The Russian government has denied American journalist David Satter’s visa request and banned him from the country, in what is reportedly the first such ousting since the U.S.S.R. disbanded in 1991. Satter had been working in Russia since September 2013 as an adviser for Radio Free Europe/Radio Liberty (RFE/RL), a broadcaster funded by the U.S. Congress. A former correspondent for the Wall Street Journal and the Financial Times, the Rhodes Scholar has also published three non-fiction books on Russia.
On Monday, Radio Free Europe’s president confirmed that Satter’s visa had been denied and that no explanation has been given for his expulsion. In December, according to RFE/RL, Satter was informed that his visa request had been approved and was told to present the official notification number he received to the Russian Embassy in Kiev.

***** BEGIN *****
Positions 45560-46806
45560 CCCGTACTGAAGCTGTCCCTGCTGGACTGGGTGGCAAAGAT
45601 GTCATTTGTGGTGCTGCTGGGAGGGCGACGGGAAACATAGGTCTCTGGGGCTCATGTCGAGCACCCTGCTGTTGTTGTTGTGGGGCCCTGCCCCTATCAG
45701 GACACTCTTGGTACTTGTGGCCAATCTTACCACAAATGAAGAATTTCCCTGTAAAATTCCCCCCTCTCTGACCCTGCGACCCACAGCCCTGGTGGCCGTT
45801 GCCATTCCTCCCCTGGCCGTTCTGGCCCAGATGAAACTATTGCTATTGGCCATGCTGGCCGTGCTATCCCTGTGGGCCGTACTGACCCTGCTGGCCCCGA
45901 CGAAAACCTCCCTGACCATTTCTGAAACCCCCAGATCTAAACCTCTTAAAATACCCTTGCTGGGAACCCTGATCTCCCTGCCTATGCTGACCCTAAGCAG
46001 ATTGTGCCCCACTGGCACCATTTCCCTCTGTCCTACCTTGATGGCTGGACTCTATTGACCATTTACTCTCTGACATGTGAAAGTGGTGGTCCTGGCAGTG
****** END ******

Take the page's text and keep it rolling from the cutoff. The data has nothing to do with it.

When Satter arrived in the Ukrainian capital, however, he says he was informed that his presence in Russia was “undesirable” and that his visa request was denied.
“My position is that this ban should be reversed immediately,” Satter told the Guardian from London.
According to Radio Free Europe, the U.S. Embassy in Moscow has issued a formal diplomatic protest with the Russian Foreign Ministry. While in Russia, Satter was reporting for the news agency’s Russian Service and providing interviews to other news and opinion websites.